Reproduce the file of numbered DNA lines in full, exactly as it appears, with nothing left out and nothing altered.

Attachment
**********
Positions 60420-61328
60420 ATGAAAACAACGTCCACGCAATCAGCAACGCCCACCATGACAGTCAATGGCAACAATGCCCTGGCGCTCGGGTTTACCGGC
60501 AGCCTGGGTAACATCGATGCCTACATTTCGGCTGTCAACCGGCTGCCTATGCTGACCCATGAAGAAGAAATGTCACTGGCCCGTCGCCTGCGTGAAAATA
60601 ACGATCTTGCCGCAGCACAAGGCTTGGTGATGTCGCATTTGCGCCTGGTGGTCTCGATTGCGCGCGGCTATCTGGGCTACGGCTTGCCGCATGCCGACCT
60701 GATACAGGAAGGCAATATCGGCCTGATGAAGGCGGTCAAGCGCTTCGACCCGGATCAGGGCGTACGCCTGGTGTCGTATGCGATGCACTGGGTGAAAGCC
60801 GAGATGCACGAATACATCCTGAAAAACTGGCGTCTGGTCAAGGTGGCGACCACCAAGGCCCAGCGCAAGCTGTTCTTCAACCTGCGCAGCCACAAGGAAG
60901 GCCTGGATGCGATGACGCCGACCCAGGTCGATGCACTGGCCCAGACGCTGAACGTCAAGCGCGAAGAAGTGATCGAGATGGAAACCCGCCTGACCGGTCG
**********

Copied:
Positions 60420-61328
60420 ATGAAAACAACGTCCACGCAATCAGCAACGCCCACCATGACAGTCAATGGCAACAATGCCCTGGCGCTCGGGTTTACCGGC
60501 AGCCTGGGTAACATCGATGCCTACATTTCGGCTGTCAACCGGCTGCCTATGCTGACCCATGAAGAAGAAATGTCACTGGCCCGTCGCCTGCGTGAAAATA
60601 ACGATCTTGCCGCAGCACAAGGCTTGGTGATGTCGCATTTGCGCCTGGTGGTCTCGATTGCGCGCGGCTATCTGGGCTACGGCTTGCCGCATGCCGACCT
60701 GATACAGGAAGGCAATATCGGCCTGATGAAGGCGGTCAAGCGCTTCGACCCGGATCAGGGCGTACGCCTGGTGTCGTATGCGATGCACTGGGTGAAAGCC
60801 GAGATGCACGAATACATCCTGAAAAACTGGCGTCTGGTCAAGGTGGCGACCACCAAGGCCCAGCGCAAGCTGTTCTTCAACCTGCGCAGCCACAAGGAAG
60901 GCCTGGATGCGATGACGCCGACCCAGGTCGATGCACTGGCCCAGACGCTGAACGTCAAGCGCGAAGAAGTGATCGAGATGGAAACCCGCCTGACCGGTCG